Activist to Swim Brooklyn's Toxic Gowanus Canal on Earth Day

Christopher Swain
Christopher Swain, a clean water advocate, will (willingly) submerge himself in the toxic Brooklyn canal on Wednesday.

On Earth day, one New Yorker plans to do something likely to make other New Yorkers gag.

Christopher Swain will swim the length of the Gowanus Canal on Wednesday.

The Gowanus Canal is no place for humans. The fetid, 1.8-mile dead-end channel in Brooklyn is one of the most heavily contaminated bodies of water in the United States. Drinking the bacteria-laden water could give you dysentery or gonorrhea, and the sediment at bottom is packed with cancer-causing compounds and heavy metals.

But Swain knows this: He is, after all, a clean water activist. (In 2004, Swain made headlines by swimming the entire 315-mile length of the Hudson River to bring attention to water quality issues.) For his dip in the Gowanus, Swain will be cloaked in a drysuit, gloves and boots. "Visualize a swimmer swathed in a combination of Hi-Visibility, Hazardous Materials, and Search and Rescue gear," a release reads.

For those unacquainted with the smells and sights of the Gowanus canal, this video of a wave of raw sewage encroaching on the waterway after a 2010 tornado proves useful. "Oh, this is bad. Look at that, a used condom," the videographer says, as a person dry-heaves twice out of frame:

That fecal wave is hardly an anomaly for the water body. As we've previously noted, when it rains in New York City, raw sewage bypasses treatment plants and flows directly into city waterways. Even a relatively small amount of stormwater—one-twentieth of an inch of rainfall—can overwhelm New York's aging sewer system and trigger the Combined Sewer Overflow (CSO) system, which discharges the rainwater and raw sewage into the many CSO outfalls dotting the edges of the city.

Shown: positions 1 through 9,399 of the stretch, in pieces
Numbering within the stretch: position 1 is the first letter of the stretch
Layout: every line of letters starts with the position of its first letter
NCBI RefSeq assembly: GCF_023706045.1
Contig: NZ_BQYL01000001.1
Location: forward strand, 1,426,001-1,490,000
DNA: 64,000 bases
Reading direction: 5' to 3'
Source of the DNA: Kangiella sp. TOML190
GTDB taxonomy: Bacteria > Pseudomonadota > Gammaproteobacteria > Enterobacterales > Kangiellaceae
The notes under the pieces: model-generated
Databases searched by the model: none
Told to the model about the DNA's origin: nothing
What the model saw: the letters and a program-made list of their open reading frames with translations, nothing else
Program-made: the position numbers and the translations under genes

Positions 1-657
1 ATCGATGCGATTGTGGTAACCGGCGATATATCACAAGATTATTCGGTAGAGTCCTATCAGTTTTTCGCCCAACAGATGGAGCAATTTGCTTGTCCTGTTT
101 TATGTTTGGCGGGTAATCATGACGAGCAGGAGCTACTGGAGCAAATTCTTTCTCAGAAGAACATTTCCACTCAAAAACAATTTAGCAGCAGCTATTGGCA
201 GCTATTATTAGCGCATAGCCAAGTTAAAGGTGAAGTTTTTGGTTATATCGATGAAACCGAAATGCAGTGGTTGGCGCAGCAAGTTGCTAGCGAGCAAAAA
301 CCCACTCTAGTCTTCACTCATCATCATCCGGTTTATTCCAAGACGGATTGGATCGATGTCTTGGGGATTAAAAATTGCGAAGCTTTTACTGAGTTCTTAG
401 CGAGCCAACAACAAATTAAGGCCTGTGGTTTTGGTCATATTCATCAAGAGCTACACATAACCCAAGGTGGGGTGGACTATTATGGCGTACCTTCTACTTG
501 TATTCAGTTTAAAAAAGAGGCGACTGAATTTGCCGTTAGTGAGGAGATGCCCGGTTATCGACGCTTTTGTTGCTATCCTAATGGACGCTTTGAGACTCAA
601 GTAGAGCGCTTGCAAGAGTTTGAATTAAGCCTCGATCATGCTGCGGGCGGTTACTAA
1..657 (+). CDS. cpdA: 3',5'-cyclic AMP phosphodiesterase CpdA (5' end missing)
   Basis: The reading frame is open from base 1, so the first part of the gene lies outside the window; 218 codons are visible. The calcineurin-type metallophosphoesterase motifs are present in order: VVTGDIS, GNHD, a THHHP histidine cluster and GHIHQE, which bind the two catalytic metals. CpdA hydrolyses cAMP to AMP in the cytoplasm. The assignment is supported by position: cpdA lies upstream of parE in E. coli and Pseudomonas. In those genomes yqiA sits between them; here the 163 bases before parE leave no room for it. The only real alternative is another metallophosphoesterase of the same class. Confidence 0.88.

The Gowanus Canal in Brooklyn has it especially bad. Thirteen CSO sites pour 377 million gallons of diluted raw sewage into the canal each year.

Gowanus water
An oily sheen on the surface of the Gowanus Canal on July 14, 2009. Brian Bald/Flickr

But free-flowing poop is far from the canal's only problem. The banks of the canal were once home to an array of heavy industry. Chemical plants, gas manufacturing facilities, cement makers, soap makers, tanneries, paint and ink factories and oil refineries used the canal as a dumping ground for untreated industrial waste and raw sewage for decades. The concentration of dissolved arsenic in the water is 60 times the level considered damaging to human health, and the canal sediments consist of other heavy metals like lead, iron, manganese, cadmium and zinc, as well as a host of carcinogens. It was declared a federal Superfund site in 2011, and the federal government intends to dredge much of the toxic materials from the bottom of the canal.

Gowanus Canal
Combined Sewer Overflow sites pour 377 million gallons of diluted raw sewage into NYC’s Gowanus Canal each year. Another 171 American cities have a similar problem. flickr/fake is the new real

The Superfund plan also intends to cut CSOs by 34 percent, but that will still leave roughly 132 million gallons per year of CSO sewage for the canal to cope with.

Any human contact with the infamous canal tends to be a news event. Earlier this year, a diver donned a hazmat suit and a helmet camera, and live-streamed his exploration of the toxic sludge for a TEDx conference.